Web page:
A How-To Guide For Position Preference

AdWords advanced strategies

The Google AdWords position preference tool “Lets you tell Google where you prefer your ad to show among all the AdWords ads on a given page.” Essentially you come up with ads for particular keywords and then decide where you prefer those ads to display and Google makes the adjustments needed in order to try to show your ad in that preferred position.

The interesting part about position preference is that it can be used to either keep your ads toward the top of the paid search results or keep your ads lower in the search results- it all depends on how you set your preferences. I know what some of you out there are thinking- “Who in their right mind would request that their ads be dropped in the paid search results rankings?” As you will see, there are good reasons for each strategy.

  1. Featured near the top of the paid search results
    Do you remember that game called “king of the mountain” that you played as a kid? If there was a mound or hill several people would run toward the top and the first one who got there would declare himself/herself “king of the mountain.” Then all the other kids would try to push the reigning “king” out of the way, and once dethroned, the newest person at the very top would declare that he/she was the new “king” and the game would go on and on until recess was over or your Mom called you inside. Essentially using position preference can be like waiting around to see when there is the best chance to make yourself the “king” and then running up in all your glory to assume your position as “king of the mountain.” In terms of your ads, Google will closely monitor the paid search listings and stick your ads in when there are the fewest ads competing, the bids are lower, etc. while working within your usage parameters (like daily budget). So say you have a max Cost Per Click (CPC) bid that would regularly get your ad shown about 200 times a day in perhaps the 5th position. If you set your position preference for the first or second position only, your ads may now only show up 60 times a day, but they will be in those much higher positions. Some advertisers may not see the value in this because it is, after all, fewer showings per day, but others would rather have their ads shown in a higher position when they are displayed because they feel the conversion is better or it helps their brand recognition.
  2. Featured lower in the paid search results
    While it is hard to wrap your head around- there are those that think the first position may not always be the best. Some large advertisers have done research to study the conversion rates from different positions for specific keywords, and what they found is that there is not much of a difference between say second and third. So what some companies will do is request that their ads be shown further down in the rankings. This way, you can easily target less expensive positions to get the maximum Return on Investment (ROI). Say the conversion rate is approximately the same between first and second and to be in the first place spot you have to pay $0.30 more than the second place spot. By requesting to be in second place you can save a small amount per click that really adds up over the course of the week, month, and year.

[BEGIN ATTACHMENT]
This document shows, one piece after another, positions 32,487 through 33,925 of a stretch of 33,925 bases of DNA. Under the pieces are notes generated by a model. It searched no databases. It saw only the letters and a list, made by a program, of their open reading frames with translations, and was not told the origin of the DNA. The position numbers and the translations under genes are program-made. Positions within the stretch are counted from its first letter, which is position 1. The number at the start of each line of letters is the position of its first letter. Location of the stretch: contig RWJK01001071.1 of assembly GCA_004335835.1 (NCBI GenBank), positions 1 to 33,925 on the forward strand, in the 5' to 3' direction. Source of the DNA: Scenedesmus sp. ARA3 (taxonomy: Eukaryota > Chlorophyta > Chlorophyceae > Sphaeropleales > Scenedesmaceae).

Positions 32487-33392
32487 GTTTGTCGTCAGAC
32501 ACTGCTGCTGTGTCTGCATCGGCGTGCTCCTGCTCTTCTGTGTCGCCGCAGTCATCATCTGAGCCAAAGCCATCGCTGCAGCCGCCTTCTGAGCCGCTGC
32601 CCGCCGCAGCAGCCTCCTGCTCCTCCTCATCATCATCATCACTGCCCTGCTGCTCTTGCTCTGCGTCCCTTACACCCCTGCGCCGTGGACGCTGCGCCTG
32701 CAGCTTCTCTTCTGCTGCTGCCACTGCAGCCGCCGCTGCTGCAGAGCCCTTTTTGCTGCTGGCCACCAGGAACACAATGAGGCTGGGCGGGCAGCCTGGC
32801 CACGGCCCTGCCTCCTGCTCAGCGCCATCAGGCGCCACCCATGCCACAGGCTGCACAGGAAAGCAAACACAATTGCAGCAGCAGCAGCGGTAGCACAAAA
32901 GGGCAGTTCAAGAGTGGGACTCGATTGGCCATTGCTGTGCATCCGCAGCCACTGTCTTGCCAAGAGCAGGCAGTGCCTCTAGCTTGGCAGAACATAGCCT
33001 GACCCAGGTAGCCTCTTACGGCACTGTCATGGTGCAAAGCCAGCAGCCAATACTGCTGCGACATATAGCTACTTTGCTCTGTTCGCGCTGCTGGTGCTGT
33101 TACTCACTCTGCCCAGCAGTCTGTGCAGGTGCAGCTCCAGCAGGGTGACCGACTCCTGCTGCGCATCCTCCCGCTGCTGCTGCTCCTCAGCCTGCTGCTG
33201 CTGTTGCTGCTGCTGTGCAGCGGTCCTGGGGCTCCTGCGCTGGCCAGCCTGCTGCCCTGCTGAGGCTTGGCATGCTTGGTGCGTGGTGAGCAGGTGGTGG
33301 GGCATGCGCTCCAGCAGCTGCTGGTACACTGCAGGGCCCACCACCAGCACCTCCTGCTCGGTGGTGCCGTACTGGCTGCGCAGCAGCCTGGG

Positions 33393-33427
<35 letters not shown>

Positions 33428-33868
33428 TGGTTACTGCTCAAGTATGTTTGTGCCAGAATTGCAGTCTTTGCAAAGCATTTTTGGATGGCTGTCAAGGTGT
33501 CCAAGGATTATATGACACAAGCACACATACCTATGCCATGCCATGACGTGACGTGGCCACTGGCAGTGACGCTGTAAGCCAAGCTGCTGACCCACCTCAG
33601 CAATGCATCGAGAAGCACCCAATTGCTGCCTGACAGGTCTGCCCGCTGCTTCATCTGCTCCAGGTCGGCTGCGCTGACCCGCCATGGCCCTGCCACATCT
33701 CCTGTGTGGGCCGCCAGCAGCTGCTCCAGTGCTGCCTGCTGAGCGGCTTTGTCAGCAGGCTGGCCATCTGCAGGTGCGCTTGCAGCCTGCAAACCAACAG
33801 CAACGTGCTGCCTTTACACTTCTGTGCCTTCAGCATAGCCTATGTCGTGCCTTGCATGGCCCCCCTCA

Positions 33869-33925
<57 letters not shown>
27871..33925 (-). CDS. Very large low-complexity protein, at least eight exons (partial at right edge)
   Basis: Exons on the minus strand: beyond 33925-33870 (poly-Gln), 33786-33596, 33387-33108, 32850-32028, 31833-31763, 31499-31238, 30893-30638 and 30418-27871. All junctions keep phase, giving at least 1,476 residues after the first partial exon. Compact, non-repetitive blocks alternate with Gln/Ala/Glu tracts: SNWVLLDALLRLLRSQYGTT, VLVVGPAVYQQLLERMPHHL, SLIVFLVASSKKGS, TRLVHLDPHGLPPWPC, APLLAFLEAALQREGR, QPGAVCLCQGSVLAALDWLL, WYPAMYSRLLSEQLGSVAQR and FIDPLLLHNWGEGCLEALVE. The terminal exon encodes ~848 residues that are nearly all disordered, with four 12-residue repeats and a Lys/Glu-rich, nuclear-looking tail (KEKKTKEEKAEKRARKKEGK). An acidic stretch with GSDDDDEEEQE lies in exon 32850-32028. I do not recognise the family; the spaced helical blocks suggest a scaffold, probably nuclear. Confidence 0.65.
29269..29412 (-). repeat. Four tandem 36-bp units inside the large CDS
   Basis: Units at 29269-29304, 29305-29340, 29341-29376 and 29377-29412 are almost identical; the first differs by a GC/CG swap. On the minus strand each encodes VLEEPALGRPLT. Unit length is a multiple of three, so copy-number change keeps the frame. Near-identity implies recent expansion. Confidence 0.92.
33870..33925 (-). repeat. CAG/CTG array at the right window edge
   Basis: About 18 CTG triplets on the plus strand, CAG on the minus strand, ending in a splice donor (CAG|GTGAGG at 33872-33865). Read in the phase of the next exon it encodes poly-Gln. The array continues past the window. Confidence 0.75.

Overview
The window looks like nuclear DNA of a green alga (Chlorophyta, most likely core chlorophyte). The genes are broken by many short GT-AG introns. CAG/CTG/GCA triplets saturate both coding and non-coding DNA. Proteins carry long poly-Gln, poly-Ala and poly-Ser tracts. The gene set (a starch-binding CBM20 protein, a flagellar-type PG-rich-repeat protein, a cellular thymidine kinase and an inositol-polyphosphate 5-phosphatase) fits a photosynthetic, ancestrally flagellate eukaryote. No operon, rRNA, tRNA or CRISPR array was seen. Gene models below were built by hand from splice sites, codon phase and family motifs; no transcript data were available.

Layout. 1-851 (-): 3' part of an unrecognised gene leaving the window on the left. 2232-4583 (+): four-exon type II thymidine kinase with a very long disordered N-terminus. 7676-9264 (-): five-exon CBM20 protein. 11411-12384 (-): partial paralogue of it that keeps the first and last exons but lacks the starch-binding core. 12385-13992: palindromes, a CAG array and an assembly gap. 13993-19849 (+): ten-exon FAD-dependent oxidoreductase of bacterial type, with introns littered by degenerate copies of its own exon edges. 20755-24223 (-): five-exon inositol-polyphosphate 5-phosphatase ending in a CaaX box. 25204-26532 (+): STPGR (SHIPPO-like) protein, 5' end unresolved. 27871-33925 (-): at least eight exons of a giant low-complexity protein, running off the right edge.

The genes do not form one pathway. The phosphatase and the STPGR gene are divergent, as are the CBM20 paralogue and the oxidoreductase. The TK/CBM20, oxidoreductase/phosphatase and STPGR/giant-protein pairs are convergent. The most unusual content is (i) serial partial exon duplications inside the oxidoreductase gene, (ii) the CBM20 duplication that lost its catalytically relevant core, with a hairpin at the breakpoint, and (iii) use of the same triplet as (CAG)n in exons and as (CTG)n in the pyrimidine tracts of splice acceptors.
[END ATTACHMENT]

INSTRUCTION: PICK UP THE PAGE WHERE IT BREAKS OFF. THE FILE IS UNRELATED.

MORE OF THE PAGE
Whether you are using position preference to make sure your ad does not get lost in the many pages of paid search results for a very competitive keyword, or you are trying to maximize ROI, position preference is a powerful tool.


  1. Set the Position Preference
    • Higher than (ex. higher than 4th position)
    • Lower than (ex. lower than 2nd position)
    • Range (ex. from 2nd-4th)
    • Exact (ex. 3rd)
  2. CPC will be Altered
    In order to show your ads where you request, your CPC will be changed to show it in the preferred spot. This means that if your maximum CPC bid is $1.00 but to show it in your preferred position it will only cost you $0.65/click, Google will change the value you pay to seat your ad in the listings in a particular spot.
  3. Not Guaranteed
    Keep in mind that you can set your position preference to be whatever you would like but that does not mean that your wishes will be honored. Say you want to use the keyword “cell phone” (which can cost an upwards of $4.00/click) and you put your position preference as a range of first position to third position and your maximum CPC is only $0.20/click; there is no way Google will be able to show your ad in those positions for that price because its rank (which is CPC bid multiplied by your quality score) will not be high enough, so your ads will not appear. Position preference is not guaranteed- it is suggested. Additionally, say you set your position preference as lower than fourth but you have a really unique keyword and there are only two other people using it as part of their AdWords campaign at that point in time. Your ad will have no other choice than to show as third despite your request that it be shown lower.
  4. Only Applies to the Search Network
    Your position preference only applies to the search network (it is independent of your content bids and placement targeted ads). This means that you can use this advanced technique of position preference for the search network portion of your campaign and also run ads on the content network on placed on particular websites without encountering any problems.

Unfortunately position preference, while highly effective for certain strategies, is not compatible with some of the tools that Google has in place to help you with your AdWords campaigns. Position preference does not work with:

  • The budget optimizer
  • Preferred CPC bidding

Let Volusion’s marketing team manage your campaign for you.

-Kate Pierce eCommerce Specialist

2 Responses to “A How-To Guide For Position Preference”

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